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Monday, 27 August, 2001, 11:46 GMT 12:46 UK
China's share fraud crackdown
Shanghai skyline from the Pudong business district
Pudong district: The home of Shanghai's stock market
China has pledged to step up its crackdown on companies that mislead investors and publish false accounts.

The finance ministry has ordered checks on the accounts of listed companies after a tour operator admitted reporting 128m yuan ($15.47m) of non-existant profits over a three-year period.

China's stock markets are dominated by a get-rich-quick outlook and volatile trading which tends to focus on short term price movements rather than corporate fundamentals.

The finance's minstry's circular is part of its bid to introduce better corporate governance and steadier markets.

Market panic

China's stock markets have lost 18% of their value since June, when the regulator began an investigation into companies' illegal use of bank loans to buy shares.

Ex-Hong Kong stock market chairman Anthony Neoh
Ex-Hong Kong stock market chairman Anthony Neoh is part of the clean-up team
Now, the pace of new share sales will be slowed down to allow better checking to take place, according to a senior government advisor.

Anthony Neoh, the ex-chairman of Hong Kong's Securities and Futures Commission, now advises the mainland's regulators on stock market reform.

Widespread fraud

He said: "The approval process on share sales will be tightened."

Half of 56 companies that issued shares on the Shenzhen Stock Exchange misled shareholders, the regulator has found.

They advertised new shares to raise funds to expand their businesses, then ploughed the money into stock market speculation, according to the China Security Regulatory Commission.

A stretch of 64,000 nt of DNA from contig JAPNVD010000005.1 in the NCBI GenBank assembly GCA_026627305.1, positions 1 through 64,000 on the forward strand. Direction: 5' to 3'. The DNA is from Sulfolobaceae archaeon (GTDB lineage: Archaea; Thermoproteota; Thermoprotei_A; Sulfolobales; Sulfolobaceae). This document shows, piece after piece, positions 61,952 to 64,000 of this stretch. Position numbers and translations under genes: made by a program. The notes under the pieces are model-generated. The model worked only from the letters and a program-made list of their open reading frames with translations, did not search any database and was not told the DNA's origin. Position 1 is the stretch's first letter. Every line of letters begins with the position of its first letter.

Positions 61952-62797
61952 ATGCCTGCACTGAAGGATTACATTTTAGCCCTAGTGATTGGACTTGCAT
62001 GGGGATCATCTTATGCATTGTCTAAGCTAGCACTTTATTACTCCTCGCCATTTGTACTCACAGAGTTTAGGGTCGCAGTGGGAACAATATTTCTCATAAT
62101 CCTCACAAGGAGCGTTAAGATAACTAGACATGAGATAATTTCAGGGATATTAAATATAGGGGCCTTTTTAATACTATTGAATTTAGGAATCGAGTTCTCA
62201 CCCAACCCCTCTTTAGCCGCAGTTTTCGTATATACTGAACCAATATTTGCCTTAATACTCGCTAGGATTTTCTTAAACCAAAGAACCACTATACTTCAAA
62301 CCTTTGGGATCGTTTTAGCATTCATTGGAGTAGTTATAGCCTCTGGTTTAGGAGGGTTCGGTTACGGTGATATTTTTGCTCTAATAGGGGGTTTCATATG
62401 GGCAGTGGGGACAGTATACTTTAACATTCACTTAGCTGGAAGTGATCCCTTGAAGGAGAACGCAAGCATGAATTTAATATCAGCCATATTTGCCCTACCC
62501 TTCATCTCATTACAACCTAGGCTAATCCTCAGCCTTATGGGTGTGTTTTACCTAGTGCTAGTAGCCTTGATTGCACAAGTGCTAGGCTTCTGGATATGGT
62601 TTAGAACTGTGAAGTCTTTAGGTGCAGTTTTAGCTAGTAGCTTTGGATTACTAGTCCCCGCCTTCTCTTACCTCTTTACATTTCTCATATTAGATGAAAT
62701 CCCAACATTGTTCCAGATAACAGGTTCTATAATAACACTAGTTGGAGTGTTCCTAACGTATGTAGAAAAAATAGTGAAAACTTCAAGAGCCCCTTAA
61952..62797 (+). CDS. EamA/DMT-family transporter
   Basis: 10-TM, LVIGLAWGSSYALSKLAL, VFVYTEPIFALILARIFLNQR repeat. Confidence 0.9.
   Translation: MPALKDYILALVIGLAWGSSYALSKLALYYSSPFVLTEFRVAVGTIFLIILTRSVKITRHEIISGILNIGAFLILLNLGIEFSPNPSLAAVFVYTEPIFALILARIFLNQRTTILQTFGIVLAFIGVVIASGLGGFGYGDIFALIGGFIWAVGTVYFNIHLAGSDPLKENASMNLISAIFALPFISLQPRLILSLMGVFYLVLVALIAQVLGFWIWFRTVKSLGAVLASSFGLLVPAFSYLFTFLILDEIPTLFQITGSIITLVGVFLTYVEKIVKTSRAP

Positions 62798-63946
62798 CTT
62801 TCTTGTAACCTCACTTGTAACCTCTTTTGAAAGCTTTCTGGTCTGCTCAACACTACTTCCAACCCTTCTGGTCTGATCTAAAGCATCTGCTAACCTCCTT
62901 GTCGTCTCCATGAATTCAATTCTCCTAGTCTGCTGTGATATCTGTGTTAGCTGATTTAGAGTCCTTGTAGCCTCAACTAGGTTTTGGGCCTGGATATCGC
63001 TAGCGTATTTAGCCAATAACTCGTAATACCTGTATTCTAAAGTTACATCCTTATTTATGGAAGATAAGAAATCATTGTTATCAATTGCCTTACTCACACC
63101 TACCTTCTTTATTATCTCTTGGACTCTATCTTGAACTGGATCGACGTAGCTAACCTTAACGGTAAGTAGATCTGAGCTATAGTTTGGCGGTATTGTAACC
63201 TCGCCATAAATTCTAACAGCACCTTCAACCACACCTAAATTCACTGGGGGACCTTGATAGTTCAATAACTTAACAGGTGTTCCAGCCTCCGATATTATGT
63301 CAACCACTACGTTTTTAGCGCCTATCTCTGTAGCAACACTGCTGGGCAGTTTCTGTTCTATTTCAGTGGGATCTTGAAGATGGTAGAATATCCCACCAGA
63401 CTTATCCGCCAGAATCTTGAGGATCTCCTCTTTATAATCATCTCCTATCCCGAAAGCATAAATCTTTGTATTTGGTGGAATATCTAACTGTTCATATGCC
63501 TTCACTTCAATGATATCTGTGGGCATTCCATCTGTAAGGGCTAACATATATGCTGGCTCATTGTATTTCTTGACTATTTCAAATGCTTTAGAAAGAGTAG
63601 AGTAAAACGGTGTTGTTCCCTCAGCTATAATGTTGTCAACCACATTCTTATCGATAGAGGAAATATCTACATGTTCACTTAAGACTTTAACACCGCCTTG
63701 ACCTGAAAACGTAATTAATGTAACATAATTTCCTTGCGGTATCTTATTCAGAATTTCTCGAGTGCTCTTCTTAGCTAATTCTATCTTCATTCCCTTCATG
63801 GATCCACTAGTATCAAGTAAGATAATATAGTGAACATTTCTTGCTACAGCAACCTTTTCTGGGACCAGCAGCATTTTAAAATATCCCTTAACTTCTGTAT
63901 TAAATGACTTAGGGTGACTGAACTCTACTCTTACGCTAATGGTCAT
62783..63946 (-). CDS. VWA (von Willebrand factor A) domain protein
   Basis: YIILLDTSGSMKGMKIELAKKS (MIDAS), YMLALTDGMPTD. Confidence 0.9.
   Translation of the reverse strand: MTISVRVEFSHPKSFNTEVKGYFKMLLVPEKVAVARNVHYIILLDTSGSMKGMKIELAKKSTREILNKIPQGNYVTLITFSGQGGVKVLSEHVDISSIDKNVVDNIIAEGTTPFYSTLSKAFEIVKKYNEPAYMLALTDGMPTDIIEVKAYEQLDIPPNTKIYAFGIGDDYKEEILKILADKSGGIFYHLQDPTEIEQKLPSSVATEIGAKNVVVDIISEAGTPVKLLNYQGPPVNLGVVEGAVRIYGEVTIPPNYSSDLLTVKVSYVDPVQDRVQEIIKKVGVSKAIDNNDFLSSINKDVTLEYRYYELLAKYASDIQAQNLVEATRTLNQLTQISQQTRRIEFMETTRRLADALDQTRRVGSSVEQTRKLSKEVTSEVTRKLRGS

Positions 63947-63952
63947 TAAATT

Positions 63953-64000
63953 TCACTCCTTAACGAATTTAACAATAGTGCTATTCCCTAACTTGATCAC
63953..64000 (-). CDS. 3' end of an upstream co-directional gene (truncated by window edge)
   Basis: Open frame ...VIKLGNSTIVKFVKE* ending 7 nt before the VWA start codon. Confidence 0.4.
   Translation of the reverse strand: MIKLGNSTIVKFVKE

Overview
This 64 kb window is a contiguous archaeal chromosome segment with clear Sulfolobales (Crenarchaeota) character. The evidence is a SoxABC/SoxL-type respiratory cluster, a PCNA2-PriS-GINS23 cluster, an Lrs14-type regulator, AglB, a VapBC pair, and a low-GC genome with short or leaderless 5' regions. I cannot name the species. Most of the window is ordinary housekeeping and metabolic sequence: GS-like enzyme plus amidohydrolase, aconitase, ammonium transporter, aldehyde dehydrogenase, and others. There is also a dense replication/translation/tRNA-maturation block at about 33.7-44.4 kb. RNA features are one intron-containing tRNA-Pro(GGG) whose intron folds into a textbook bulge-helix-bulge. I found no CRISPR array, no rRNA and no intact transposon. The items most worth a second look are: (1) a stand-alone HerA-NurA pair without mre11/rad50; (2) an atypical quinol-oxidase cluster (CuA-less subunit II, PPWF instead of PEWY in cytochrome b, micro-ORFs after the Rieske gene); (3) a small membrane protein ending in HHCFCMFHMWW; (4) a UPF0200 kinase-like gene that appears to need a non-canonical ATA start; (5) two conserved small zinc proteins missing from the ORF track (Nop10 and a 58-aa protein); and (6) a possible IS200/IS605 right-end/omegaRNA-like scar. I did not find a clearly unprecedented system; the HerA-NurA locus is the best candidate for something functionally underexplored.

Outside influences

When China joins the World Trade Organisation, foreign stock brokers will be able to do business on the Shanghai and Shenzhen exchanges

Shanghai stock trader sleeps in a rare quiet part of the day
A rare moment in a Shanghai trading day
Government reformers hope opening up the financial services sector will generate pressure to meet international standards.

Meanwhile, the finance ministry has ordered a check on whether companies are implementing the Accounting Law.

These are needed "to seriously investigate and punish those listed companies that have falsified accounting information and lied to investors," it said in a statement.

See also:

07 Aug 01 | Business
China stocks reel as rulers disagree
19 Feb 01 | Business
China reforms stock market
08 Aug 01 | Business
Sinopec shares stall on debut
01 Mar 01 | Business
China's stocks near record
24 Apr 01 | Business
China's exchange gets tough
18 Jun 01 | Business
China targets currency smugglers
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